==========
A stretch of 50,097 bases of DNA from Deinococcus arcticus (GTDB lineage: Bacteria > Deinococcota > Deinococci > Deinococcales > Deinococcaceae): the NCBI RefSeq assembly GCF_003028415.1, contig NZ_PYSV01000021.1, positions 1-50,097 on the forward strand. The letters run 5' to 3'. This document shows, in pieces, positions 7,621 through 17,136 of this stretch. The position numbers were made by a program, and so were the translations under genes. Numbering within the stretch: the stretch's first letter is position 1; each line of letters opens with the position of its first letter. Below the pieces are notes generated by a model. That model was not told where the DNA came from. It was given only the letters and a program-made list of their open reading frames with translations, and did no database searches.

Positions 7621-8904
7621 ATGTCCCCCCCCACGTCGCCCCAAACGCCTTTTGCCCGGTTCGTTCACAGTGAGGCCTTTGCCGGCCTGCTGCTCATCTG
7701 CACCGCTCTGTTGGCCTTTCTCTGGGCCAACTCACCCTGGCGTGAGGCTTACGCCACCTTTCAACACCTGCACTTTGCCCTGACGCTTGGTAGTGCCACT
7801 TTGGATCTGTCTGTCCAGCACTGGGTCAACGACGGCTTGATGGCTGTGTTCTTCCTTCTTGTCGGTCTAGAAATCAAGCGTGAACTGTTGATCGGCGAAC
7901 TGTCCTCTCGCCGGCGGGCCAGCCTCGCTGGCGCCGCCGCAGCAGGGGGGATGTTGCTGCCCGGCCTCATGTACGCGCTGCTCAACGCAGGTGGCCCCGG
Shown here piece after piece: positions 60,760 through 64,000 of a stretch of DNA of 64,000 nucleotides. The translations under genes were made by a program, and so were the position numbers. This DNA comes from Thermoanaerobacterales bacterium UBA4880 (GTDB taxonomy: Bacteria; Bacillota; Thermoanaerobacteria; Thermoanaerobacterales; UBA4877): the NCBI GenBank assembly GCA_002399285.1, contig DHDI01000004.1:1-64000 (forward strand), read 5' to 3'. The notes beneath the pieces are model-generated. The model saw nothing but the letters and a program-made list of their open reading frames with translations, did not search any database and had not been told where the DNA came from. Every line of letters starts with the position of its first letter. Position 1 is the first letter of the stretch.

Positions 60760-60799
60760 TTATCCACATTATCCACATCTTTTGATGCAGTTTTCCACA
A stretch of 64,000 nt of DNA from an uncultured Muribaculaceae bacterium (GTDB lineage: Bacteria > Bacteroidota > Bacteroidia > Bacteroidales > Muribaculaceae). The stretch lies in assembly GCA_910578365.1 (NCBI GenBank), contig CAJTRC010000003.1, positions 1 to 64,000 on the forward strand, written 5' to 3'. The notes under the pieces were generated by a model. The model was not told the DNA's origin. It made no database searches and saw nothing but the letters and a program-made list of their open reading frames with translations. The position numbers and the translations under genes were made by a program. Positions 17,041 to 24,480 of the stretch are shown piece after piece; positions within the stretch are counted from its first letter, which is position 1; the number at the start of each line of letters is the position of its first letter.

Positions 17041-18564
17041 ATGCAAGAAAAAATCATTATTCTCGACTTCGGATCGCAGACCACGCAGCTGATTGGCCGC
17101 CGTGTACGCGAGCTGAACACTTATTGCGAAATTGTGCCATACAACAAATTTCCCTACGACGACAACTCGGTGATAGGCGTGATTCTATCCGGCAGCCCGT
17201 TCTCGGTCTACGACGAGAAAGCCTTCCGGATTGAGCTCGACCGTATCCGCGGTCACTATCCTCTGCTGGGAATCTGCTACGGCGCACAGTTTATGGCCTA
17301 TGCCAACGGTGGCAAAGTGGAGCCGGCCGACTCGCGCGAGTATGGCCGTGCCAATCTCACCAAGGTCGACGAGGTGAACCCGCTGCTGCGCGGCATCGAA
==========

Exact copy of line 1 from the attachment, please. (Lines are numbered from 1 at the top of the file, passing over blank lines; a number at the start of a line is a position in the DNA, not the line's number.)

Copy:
A stretch of 50,097 bases of DNA from Deinococcus arcticus (GTDB lineage: Bacteria > Deinococcota > Deinococci > Deinococcales > Deinococcaceae): the NCBI RefSeq assembly GCF_003028415.1, contig NZ_PYSV01000021.1, positions 1-50,097 on the forward strand. The letters run 5' to 3'. This document shows, in pieces, positions 7,621 through 17,136 of this stretch. The position numbers were made by a program, and so were the translations under genes. Numbering within the stretch: the stretch's first letter is position 1; each line of letters opens with the position of its first letter. Below the pieces are notes generated by a model. That model was not told where the DNA came from. It was given only the letters and a program-made list of their open reading frames with translations, and did no database searches.